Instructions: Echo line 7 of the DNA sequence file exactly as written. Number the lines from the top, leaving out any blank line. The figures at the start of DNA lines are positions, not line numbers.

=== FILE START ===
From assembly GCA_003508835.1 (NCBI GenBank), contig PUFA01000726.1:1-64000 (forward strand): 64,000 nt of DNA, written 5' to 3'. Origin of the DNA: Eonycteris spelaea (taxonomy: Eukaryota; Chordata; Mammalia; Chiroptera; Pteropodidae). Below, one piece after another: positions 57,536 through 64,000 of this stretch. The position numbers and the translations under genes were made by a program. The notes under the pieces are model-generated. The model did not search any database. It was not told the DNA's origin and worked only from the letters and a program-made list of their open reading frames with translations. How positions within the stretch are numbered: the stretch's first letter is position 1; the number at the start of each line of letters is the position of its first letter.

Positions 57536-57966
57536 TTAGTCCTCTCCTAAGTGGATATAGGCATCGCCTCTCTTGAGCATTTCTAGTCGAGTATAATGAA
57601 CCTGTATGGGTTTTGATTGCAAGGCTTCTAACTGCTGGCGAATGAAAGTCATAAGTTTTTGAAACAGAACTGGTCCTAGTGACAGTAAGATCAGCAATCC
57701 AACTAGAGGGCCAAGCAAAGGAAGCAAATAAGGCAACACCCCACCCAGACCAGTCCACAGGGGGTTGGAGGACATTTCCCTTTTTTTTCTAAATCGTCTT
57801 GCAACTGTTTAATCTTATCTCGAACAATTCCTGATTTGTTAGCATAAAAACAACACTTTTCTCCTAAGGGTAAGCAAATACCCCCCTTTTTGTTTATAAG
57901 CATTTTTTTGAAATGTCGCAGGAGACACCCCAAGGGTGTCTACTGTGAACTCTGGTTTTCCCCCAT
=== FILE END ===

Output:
57901 CATTTTTTTGAAATGTCGCAGGAGACACCCCAAGGGTGTCTACTGTGAACTCTGGTTTTCCCCCAT